I sometimes moisturize my face and use a derma roller, too. This is the time to do it.
By now there is very little for me to do and I should have a nice small block of free time but just before this, I put aside 5 minutes for...
Step 7: Meditation
Calming For Bed
My meditation ritual
Right after I've taken the last supps for the day, I do a very short meditation.
5 minutes is all I need. I just get on the ground on my knees and practice some slow breathing and some mindfulness.
Slow and low
I'm really just looking to clear my mind, relax and slow my breathing.
It's pretty simple. Elevated heart rate = alert, awakeness. Lowered heart rate = restfulness.
Just a little meditation to relax and begin the unwinding process
By now I have about 50 minutes before bed, so, I can read by candlelight, or watch some TV.
In my anti-aging biohacking guide, I write about the dangers of stress on your health at a cellular level. Meditation is a powerful stress reliever and because stress can have such an adverse effect on sleep quality, it makes meditation an incredibly effective tool in both fitting the effects of aging and getting better sleep.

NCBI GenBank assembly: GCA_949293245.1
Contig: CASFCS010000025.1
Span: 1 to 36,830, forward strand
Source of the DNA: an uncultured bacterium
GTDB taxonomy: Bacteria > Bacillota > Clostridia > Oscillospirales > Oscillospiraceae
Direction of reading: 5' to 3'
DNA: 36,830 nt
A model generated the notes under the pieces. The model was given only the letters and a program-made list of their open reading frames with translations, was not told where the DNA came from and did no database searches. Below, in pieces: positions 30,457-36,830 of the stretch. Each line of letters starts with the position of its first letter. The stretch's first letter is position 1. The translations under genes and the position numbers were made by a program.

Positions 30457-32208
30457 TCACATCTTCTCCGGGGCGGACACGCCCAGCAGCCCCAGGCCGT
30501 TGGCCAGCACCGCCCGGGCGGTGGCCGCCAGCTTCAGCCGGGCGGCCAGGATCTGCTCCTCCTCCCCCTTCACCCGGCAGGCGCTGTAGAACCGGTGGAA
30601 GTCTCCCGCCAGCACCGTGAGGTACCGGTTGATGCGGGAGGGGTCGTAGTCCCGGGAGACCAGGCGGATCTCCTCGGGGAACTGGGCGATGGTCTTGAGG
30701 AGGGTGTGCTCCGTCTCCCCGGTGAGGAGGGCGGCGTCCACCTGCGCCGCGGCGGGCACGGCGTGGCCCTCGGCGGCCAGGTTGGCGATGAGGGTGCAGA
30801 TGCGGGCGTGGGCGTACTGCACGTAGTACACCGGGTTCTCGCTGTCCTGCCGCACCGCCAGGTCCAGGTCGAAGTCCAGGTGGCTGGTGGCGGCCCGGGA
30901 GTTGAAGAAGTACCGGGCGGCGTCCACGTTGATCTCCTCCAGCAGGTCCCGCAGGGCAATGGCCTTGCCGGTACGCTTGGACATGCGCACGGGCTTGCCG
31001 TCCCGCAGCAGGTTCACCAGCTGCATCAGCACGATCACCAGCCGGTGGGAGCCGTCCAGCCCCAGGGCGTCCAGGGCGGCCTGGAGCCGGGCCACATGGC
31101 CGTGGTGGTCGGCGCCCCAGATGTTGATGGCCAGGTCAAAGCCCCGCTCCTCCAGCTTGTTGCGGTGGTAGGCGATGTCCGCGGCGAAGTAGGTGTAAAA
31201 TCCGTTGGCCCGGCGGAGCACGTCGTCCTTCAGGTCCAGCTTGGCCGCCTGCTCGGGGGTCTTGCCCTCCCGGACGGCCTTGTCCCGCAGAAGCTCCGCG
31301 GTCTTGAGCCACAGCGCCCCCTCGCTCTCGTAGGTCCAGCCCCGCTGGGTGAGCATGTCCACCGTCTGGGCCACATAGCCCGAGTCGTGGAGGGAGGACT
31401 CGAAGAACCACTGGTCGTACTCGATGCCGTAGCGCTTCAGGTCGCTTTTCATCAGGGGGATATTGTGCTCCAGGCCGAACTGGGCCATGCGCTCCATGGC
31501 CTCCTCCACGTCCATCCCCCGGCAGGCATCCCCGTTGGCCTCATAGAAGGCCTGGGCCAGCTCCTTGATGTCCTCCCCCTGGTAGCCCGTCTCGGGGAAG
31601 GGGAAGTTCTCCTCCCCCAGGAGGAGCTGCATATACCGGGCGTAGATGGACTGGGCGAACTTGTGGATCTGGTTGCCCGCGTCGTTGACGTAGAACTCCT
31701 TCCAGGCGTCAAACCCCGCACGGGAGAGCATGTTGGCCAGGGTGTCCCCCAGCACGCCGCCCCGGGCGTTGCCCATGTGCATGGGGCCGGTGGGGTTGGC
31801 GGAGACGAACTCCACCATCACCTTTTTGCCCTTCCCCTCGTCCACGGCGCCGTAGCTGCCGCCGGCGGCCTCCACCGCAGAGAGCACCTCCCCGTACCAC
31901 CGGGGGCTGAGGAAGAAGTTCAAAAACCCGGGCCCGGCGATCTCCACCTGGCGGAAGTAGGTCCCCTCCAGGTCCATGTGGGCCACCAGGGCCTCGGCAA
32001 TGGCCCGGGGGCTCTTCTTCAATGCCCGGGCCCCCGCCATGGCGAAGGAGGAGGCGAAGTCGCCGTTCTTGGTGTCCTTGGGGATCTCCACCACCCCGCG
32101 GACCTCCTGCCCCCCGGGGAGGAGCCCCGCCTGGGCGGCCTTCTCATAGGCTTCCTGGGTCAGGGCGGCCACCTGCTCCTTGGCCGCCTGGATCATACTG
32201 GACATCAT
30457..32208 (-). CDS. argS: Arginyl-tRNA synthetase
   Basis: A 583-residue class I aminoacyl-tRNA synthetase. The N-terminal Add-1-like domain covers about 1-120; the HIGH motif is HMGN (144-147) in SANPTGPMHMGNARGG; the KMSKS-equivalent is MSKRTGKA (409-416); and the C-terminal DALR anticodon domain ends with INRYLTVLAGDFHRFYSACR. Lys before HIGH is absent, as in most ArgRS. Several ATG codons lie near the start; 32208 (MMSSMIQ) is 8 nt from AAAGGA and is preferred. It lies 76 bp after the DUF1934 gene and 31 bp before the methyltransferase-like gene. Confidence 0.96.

Step 8: Cooling The Bedroom
Time For My Nap
It's slumber time
After I've had my little downtime, it's now time for some serious sleep.
Time to get ready for bed.
This is usually a 10-minute process and because most things are done, it's a simple, relaxing process
Cooling the bedroom
The perfect bedroom temperature is slightly different for everyone but one thing is for sure, a warm room is less conducive to good sleep. According to sleep psychologist Michelle Drerup, the perfect bedroom temperature for good sleep is 60 to 67° F (15 to 19° C).
If it's winter, I prefer oil heaters as they don't dry the air like a hot air fan. I live in a warm climate so, it's not really an issue.
In the summer, nothing beats air conditioning if you have it but a good fan is okay too.
If I'm using air conditioning, 10 minutes before bed is when would turn it on, if it's a fan I'm using then an hour before bedtime is preferable.
Step 9: Hot Shower
Warm Water Therapy
Right before bed
I leave my last shower of the day until right before bed and this time it's a nice quick hot shower. Usually, it's only 1 minute long as I've already had my longer cold shower earlier in the evening.
I'm really just trying to bump up my body temperature before hopping into my nice cool bed. This will help to reduce cortisol and induce muscle relaxation.
Time it right
I definitely don't want to overheat or sweat. A single minute of hot water exposure should do the trick.